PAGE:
Curable Breach of Lease. For breaches of the lease other than non-payment of rent, you must deliver written notice detailing the tenant’s noncompliance and your intention to respond, if the tenant’s breach is curable (e.g. failure to maintain premises; disturbing the peace; failure to give landlord lawful access to the premises), thereby giving the tenants 7 days during which to correct the violation in question. The notice should notify the tenant that a second or subsequent violation within 12 months from the current violation may subject the tenant to termination of the lease without further opportunity to cure, even if the second or subsequent violation is a “curable” violation. If the tenant fails to cure the violation within 7 days, you may have a lawful basis to evict the tenant.
Non-Curable Breach of Lease. if the tenant’s breach is non-curable (e.g. intentional destruction of property or committing a crime while in the premises) or if the breach is curable but is the second or subsequent violation of a curable violation for which the tenant has been given prior notice to cure within the previous 12 months, you must give the tenant 7 days notice to terminate the lease agreement. If your tenants fail to vacate the premises at the expiration of the 7 day notice period, you may be legally permitted to begin the formal process of eviction.
Month-to-Month Termination Notice. If your tenant is on a month-to-month tenancy, you may terminate the tenancy by delivering at least 15 days’ notice prior to the end of the monthly period (unless a written lease agreement provides for more than 15 days, in which case you must follow the lease). In said notice, you must notify the tenant that you are terminating the monthly tenancy and demand that the tenant vacate at the end of the month. If the tenant fails to vacate at the end of the monthly period, you may have a lawful basis to evict the tenant.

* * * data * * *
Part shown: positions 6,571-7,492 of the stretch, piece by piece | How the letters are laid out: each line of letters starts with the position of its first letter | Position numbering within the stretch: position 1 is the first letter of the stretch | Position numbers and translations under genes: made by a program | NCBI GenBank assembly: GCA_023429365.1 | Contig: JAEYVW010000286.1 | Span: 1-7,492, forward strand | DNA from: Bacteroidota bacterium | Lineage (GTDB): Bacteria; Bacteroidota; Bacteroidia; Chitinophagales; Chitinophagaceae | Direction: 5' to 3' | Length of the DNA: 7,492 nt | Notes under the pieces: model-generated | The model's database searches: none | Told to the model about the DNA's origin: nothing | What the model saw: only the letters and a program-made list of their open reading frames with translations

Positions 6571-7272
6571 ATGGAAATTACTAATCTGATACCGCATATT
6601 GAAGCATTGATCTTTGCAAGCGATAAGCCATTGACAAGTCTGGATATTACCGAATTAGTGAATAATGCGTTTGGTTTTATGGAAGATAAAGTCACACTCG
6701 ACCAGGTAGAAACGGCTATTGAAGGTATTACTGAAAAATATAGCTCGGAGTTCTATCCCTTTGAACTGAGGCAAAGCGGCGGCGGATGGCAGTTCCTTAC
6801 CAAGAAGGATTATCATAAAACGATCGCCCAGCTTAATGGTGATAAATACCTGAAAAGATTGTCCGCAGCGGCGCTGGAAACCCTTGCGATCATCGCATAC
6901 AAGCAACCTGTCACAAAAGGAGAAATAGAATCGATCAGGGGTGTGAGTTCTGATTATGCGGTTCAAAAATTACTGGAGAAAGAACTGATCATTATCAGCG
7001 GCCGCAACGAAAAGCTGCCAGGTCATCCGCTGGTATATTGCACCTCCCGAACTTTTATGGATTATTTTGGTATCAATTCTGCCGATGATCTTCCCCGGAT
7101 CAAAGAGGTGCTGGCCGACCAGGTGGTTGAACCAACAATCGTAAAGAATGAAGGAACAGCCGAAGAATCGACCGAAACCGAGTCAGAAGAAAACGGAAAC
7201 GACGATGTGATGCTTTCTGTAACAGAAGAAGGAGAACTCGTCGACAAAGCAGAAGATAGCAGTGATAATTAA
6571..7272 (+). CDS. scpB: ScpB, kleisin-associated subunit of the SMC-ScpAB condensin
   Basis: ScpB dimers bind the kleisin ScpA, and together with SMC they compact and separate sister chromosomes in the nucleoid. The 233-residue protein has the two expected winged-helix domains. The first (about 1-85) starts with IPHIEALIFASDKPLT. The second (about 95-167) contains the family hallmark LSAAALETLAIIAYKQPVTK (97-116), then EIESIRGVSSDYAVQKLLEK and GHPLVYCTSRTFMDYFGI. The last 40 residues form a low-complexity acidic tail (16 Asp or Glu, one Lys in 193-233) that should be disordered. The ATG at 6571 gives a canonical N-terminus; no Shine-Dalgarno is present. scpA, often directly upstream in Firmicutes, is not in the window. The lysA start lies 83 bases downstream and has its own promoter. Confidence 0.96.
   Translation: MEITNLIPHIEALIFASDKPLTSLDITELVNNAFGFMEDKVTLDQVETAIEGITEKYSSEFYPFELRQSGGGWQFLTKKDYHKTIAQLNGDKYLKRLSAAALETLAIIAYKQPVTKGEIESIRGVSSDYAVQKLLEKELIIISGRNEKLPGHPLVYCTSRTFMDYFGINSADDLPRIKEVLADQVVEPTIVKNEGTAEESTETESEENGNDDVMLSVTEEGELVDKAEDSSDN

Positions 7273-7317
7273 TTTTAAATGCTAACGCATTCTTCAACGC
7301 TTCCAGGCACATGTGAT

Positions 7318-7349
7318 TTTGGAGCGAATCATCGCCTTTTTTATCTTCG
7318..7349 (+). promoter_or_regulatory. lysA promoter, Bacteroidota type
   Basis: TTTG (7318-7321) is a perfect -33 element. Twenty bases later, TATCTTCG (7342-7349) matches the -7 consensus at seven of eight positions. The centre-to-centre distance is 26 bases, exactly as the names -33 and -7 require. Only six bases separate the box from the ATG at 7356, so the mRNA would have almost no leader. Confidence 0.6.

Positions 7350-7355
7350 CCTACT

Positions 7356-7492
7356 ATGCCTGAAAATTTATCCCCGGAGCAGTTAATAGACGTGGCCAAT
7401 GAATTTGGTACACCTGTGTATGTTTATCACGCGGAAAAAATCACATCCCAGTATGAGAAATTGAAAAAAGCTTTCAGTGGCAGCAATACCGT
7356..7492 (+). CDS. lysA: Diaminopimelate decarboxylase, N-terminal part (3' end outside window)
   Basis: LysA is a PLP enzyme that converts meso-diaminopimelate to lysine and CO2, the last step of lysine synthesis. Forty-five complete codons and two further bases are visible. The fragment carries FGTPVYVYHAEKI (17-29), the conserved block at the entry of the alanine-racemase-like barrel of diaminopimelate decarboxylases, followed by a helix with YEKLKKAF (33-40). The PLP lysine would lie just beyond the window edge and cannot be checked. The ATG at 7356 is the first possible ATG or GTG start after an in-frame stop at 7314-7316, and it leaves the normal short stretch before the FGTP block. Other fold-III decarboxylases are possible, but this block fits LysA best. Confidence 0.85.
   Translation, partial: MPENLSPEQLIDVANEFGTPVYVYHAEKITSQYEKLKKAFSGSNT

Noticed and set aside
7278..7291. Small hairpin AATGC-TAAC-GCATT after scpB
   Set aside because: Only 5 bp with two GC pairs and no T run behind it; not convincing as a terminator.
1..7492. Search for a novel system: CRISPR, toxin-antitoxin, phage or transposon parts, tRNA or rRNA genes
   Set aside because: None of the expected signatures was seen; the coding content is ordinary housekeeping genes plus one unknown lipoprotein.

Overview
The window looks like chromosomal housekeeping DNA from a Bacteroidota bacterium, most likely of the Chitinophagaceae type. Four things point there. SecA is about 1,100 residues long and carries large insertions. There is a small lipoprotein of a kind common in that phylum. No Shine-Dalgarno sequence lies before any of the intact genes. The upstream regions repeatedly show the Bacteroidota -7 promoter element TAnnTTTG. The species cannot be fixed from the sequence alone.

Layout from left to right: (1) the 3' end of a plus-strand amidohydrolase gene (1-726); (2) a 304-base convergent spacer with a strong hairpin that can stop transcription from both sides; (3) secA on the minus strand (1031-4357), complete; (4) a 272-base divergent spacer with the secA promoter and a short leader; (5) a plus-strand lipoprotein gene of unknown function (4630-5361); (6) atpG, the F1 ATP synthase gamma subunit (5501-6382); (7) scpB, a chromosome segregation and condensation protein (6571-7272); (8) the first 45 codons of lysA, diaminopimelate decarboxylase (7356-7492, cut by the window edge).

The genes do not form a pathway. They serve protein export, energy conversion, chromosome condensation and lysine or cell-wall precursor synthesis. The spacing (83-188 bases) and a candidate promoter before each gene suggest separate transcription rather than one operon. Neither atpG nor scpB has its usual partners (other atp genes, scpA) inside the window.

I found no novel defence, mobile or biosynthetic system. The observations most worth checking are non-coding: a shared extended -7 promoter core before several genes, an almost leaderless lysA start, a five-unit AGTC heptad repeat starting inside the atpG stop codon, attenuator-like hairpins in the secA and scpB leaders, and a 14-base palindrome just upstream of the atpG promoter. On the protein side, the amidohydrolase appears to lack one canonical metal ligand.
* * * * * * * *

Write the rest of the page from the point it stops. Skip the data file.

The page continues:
Notice Requirements. Florida law requires that the notice delivered to the tenant state with specificity the tenant’s violation. Be sure to be specific in your notice to the tenant. The lack of specificity may provide a tenant with a defense in an eviction action.
Mailbox Rule. If you mail a notice to the tenant, you must add 5 days to the notice period, pursuant to Florida’s Mailbox Rule. You should deliver the notice via hand-delivery or posting to avoid the addition of 5 days to the notice period.
Before you take any legal action against a tenant, consult with a landlord-tenant attorney, to ensure that you have a legal basis to do so and have provided correct legal notice to start an eviction action; otherwise, you risk legal action being taken against you for your wrongful actions, such as wrongful or constructive eviction and breach of contract, including attorney’s fees and costs.
With formal notices flying back and forth detailing the issues, landlord-tenant disputes can be complex, confusing and challenging to resolve without legal counsel. You can save yourself much money, time, energy, and hassle by securing representation from a landlord-tenant attorney in Florida as soon as you begin to experience a problem or issue. Landlord-tenant law is very procedural based, and failure of either party to comply with the procedures required by the Florida Residential Landlord-Tenant Act or the lease agreement may result in you losing your legal remedies. You will be far ahead by obtaining legal counsel to help you in the process and to protect your tenancy as a tenant or your investment as a landlord.
Call (800) 822-5170 for Legal Representation in Your Landlord/Tenant Conflict
At The Virga Law Firm, P.A., we have your best interests at heart, and we believe the law is on your side. Whether you are a tenant who’s being given the runaround by a negligent landlord, or a property owner whose tenants regularly fail to pay rent on time, we know how to help you pursue a positive outcome in your case. Don’t wait until your conflict escalates—get in touch with a member of our legal team today.
Call (800) 822-5170 today to speak to an attorney who can help you resolve your landlord-tenant or housing conflict.